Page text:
Durability and high availability is provided by the underlying Azure Storage environment to ensure that your data remains protected against unplanned maintenance or hardware failures. As you design your Azure Storage environment, you can choose to replicate VM storage:

  • locally within a given Azure datacenter
  • across Azure datacenters within a given region
  • across Azure datacenters across different regions

You can read more about the replication options for high availability.

Operating system disks and data disks have a maximum size of 1023 gigabytes (GB). The maximum size of a blob is 1024 GB and that must contain the metadata (footer) of the VHD file (a GB is 10243 bytes). You can use Storage Spaces in Windows Server 2012 to surpass this limit by pooling together data disks to present logical volumes larger than 1023GB to your VM.

There are some scalability limits when designing your Azure Storage deployments - for more information, see Microsoft Azure subscription and service limits, quotas, and constraints. Also see Azure storage scalability and performance targets.

For application storage, you can store unstructured object data such as documents, images, backups, configuration data, logs, etc. using blob storage. Rather than your application writing to a virtual disk attached to the VM, the application can write directly to Azure blob storage. Blob storage also provides the option of hot and cool storage tiers depending on your availability needs and cost constraints.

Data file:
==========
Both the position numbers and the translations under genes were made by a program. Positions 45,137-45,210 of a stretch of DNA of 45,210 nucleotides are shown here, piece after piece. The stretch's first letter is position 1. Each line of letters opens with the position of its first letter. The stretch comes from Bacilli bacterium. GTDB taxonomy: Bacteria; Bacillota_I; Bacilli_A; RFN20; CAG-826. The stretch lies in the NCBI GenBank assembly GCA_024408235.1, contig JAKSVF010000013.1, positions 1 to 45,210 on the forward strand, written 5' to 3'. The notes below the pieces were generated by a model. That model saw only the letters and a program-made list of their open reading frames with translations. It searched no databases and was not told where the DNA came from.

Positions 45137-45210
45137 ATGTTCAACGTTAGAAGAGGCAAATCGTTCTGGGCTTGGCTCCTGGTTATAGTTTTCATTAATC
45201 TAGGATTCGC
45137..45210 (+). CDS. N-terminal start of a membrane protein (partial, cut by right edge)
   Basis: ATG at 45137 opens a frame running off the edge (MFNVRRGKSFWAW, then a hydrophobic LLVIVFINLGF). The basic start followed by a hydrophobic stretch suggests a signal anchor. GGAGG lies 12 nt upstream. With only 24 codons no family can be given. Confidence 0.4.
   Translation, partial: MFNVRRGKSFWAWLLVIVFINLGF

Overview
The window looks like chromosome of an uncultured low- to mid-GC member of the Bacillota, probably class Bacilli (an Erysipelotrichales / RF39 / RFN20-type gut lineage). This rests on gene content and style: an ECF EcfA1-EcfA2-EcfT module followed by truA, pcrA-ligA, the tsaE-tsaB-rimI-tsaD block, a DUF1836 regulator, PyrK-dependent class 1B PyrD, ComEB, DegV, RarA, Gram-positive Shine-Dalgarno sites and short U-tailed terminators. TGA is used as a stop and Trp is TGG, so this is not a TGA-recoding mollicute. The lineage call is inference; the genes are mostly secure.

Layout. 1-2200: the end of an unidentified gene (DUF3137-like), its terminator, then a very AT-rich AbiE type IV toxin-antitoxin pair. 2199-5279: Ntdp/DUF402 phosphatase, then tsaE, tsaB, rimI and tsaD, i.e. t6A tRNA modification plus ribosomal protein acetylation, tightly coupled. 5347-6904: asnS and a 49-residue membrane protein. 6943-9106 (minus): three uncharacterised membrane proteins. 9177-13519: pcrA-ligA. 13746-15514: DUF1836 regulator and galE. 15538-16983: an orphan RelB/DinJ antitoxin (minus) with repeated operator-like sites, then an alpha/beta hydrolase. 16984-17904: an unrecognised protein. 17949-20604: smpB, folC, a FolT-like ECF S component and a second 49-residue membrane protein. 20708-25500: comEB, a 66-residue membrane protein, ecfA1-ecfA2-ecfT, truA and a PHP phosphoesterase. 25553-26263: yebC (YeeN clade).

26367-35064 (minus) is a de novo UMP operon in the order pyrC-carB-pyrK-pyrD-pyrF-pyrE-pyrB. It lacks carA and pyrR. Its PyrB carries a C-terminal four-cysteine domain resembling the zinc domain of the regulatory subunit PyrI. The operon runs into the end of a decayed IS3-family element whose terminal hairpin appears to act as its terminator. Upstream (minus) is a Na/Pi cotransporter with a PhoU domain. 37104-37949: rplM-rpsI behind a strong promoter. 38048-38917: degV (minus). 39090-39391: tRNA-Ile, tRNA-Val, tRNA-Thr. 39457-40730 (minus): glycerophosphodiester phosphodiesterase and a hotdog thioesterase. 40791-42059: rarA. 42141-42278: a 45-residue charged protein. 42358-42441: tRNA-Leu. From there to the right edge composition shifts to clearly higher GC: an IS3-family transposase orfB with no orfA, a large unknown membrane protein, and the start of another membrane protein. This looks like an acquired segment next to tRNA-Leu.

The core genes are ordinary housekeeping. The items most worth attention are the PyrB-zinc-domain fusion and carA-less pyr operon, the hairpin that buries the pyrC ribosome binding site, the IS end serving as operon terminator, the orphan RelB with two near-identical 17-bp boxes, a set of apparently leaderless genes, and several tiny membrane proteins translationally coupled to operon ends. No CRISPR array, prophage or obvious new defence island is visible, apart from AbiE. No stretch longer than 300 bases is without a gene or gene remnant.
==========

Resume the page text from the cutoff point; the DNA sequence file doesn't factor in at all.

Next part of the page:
Striped disks

Besides allowing you to create disks larger than 1023 GB, in many instances, using striping for data disks enhances performance by allowing multiple blobs to back the storage for a single volume. With striping, the I/O required to write and read data from a single logical disk proceeds in parallel.

Azure imposes limits on the number of data disks and amount of bandwidth available, depending on the VM size. For details, see Sizes for virtual machines.

If you are using disk striping for Azure data disks, consider the following guidelines:

  • Data disks should always be the maximum size (1023 GB).
  • Attach the maximum data disks allowed for the VM size.
  • Use Storage Spaces.
  • Avoid using Azure data disk caching options (caching policy = None).

For more information, see Storage spaces - designing for performance.

Multiple storage accounts

This section does not apply to Azure Managed Disks, as you do not create separate storage accounts.

When designing your Azure Storage environment for unmanaged disks, you can use multiple storage accounts as the number of VMs you deploy increases. This approach helps distribute out the I/O across the underlying Azure Storage infrastructure to maintain optimum performance for your VMs and applications. As you design the applications that you are deploying, consider the I/O requirements each VM has and balance out those VMs across Azure Storage accounts. Try to avoid grouping all the high I/O demanding VMs in to just one or two storage accounts.

For more information about the I/O capabilities of the different Azure Storage options and some recommend maximums, see Azure storage scalability and performance targets.

Next steps

The full series of guidelines helps you understand all the different design considerations for building our your application infrastructure in Azure: